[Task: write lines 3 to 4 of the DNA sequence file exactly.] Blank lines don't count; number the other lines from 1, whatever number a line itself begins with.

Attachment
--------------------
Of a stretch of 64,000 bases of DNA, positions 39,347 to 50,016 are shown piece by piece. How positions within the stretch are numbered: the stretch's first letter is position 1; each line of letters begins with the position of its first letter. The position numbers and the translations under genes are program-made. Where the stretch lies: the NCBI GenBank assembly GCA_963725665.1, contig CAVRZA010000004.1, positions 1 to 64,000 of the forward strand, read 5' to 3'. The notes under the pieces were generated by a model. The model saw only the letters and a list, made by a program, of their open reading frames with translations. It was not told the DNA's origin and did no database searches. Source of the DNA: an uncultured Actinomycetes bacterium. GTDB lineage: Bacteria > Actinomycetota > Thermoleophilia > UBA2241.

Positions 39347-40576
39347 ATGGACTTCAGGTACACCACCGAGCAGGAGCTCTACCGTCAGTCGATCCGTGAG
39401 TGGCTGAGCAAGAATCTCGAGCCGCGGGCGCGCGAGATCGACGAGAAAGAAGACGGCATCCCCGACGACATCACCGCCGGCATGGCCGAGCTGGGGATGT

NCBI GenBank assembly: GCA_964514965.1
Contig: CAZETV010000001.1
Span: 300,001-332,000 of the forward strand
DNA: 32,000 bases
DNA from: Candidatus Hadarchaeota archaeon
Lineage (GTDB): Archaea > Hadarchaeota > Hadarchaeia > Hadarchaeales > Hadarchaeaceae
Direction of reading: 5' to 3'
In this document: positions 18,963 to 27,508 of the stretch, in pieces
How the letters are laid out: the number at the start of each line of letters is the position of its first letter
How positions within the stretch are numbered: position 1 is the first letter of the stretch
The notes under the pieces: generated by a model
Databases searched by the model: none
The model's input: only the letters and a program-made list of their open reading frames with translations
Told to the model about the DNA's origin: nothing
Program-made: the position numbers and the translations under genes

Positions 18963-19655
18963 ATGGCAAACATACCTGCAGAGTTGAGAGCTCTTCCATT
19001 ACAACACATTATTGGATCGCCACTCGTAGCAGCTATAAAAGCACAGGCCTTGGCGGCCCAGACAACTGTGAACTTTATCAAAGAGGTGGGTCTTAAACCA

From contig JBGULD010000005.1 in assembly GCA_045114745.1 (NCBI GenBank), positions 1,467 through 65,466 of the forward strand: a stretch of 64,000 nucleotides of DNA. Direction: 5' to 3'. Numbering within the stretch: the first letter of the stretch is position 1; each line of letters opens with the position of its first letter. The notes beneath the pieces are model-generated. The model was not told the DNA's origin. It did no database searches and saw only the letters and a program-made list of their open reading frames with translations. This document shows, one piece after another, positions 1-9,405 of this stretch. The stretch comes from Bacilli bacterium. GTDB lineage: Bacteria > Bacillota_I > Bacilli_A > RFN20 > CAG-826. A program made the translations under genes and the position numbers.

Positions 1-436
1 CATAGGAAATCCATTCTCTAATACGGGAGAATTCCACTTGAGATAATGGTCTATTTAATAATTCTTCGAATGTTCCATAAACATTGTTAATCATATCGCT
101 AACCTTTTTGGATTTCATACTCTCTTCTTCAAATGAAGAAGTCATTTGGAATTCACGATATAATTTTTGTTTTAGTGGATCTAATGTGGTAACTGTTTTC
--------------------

39347 ATGGACTTCAGGTACACCACCGAGCAGGAGCTCTACCGTCAGTCGATCCGTGAG
39401 TGGCTGAGCAAGAATCTCGAGCCGCGGGCGCGCGAGATCGACGAGAAAGAAGACGGCATCCCCGACGACATCACCGCCGGCATGGCCGAGCTGGGGATGT